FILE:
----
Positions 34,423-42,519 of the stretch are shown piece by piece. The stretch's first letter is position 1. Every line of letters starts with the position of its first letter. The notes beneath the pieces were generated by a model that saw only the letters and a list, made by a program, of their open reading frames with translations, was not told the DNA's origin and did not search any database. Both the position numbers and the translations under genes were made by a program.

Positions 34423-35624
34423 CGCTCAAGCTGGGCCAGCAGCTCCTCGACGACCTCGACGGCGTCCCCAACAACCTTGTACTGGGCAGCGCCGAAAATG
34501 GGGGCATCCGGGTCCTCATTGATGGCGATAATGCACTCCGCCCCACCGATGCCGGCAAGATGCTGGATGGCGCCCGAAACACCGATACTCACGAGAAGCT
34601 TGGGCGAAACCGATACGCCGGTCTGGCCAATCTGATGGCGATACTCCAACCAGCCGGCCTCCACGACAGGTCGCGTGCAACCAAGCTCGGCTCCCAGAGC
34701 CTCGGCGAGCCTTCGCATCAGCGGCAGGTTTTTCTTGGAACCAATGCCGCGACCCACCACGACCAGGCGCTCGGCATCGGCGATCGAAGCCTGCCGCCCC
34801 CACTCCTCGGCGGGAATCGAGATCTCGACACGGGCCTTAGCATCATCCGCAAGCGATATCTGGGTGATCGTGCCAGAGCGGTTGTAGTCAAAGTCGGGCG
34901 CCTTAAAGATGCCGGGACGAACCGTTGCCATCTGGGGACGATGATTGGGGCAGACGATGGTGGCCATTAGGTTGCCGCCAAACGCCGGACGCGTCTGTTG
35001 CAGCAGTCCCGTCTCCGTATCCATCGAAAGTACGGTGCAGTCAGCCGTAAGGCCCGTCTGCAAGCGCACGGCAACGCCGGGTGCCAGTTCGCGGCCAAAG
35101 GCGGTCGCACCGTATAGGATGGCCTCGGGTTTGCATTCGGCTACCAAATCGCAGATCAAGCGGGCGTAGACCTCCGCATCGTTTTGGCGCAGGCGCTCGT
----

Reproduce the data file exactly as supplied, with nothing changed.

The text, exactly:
Positions 34,423-42,519 of the stretch are shown piece by piece. The stretch's first letter is position 1. Every line of letters starts with the position of its first letter. The notes beneath the pieces were generated by a model that saw only the letters and a list, made by a program, of their open reading frames with translations, was not told the DNA's origin and did not search any database. Both the position numbers and the translations under genes were made by a program.

Positions 34423-35624
34423 CGCTCAAGCTGGGCCAGCAGCTCCTCGACGACCTCGACGGCGTCCCCAACAACCTTGTACTGGGCAGCGCCGAAAATG
34501 GGGGCATCCGGGTCCTCATTGATGGCGATAATGCACTCCGCCCCACCGATGCCGGCAAGATGCTGGATGGCGCCCGAAACACCGATACTCACGAGAAGCT
34601 TGGGCGAAACCGATACGCCGGTCTGGCCAATCTGATGGCGATACTCCAACCAGCCGGCCTCCACGACAGGTCGCGTGCAACCAAGCTCGGCTCCCAGAGC
34701 CTCGGCGAGCCTTCGCATCAGCGGCAGGTTTTTCTTGGAACCAATGCCGCGACCCACCACGACCAGGCGCTCGGCATCGGCGATCGAAGCCTGCCGCCCC
34801 CACTCCTCGGCGGGAATCGAGATCTCGACACGGGCCTTAGCATCATCCGCAAGCGATATCTGGGTGATCGTGCCAGAGCGGTTGTAGTCAAAGTCGGGCG
34901 CCTTAAAGATGCCGGGACGAACCGTTGCCATCTGGGGACGATGATTGGGGCAGACGATGGTGGCCATTAGGTTGCCGCCAAACGCCGGACGCGTCTGTTG
35001 CAGCAGTCCCGTCTCCGTATCCATCGAAAGTACGGTGCAGTCAGCCGTAAGGCCCGTCTGCAAGCGCACGGCAACGCCGGGTGCCAGTTCGCGGCCAAAG
35101 GCGGTCGCACCGTATAGGATGGCCTCGGGTTTGCATTCGGCTACCAAATCGCAGATCAAGCGGGCGTAGACCTCCGCATCGTTTTGGCGCAGGCGCTCGT